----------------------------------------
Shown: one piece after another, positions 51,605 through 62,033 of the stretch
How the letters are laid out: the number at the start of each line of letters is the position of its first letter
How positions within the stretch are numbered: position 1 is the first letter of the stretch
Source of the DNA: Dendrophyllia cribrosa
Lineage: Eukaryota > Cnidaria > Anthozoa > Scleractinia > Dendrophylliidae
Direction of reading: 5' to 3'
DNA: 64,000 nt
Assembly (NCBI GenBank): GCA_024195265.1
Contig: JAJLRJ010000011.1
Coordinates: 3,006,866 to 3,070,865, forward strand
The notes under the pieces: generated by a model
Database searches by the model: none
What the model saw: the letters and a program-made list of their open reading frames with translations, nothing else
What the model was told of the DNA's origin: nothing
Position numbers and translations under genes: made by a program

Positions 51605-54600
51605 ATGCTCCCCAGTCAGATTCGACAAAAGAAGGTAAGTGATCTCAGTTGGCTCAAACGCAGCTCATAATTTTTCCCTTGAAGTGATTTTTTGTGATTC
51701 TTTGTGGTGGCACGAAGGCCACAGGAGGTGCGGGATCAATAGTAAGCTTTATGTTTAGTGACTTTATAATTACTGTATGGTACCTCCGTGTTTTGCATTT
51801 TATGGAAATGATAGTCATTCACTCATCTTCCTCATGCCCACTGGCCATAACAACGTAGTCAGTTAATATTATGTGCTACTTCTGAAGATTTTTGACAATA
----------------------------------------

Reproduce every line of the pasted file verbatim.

Shown: one piece after another, positions 51,605 through 62,033 of the stretch
How the letters are laid out: the number at the start of each line of letters is the position of its first letter
How positions within the stretch are numbered: position 1 is the first letter of the stretch
Source of the DNA: Dendrophyllia cribrosa
Lineage: Eukaryota > Cnidaria > Anthozoa > Scleractinia > Dendrophylliidae
Direction of reading: 5' to 3'
DNA: 64,000 nt
Assembly (NCBI GenBank): GCA_024195265.1
Contig: JAJLRJ010000011.1
Coordinates: 3,006,866 to 3,070,865, forward strand
The notes under the pieces: generated by a model
Database searches by the model: none
What the model saw: the letters and a program-made list of their open reading frames with translations, nothing else
What the model was told of the DNA's origin: nothing
Position numbers and translations under genes: made by a program

Positions 51605-54600
51605 ATGCTCCCCAGTCAGATTCGACAAAAGAAGGTAAGTGATCTCAGTTGGCTCAAACGCAGCTCATAATTTTTCCCTTGAAGTGATTTTTTGTGATTC
51701 TTTGTGGTGGCACGAAGGCCACAGGAGGTGCGGGATCAATAGTAAGCTTTATGTTTAGTGACTTTATAATTACTGTATGGTACCTCCGTGTTTTGCATTT
51801 TATGGAAATGATAGTCATTCACTCATCTTCCTCATGCCCACTGGCCATAACAACGTAGTCAGTTAATATTATGTGCTACTTCTGAAGATTTTTGACAATA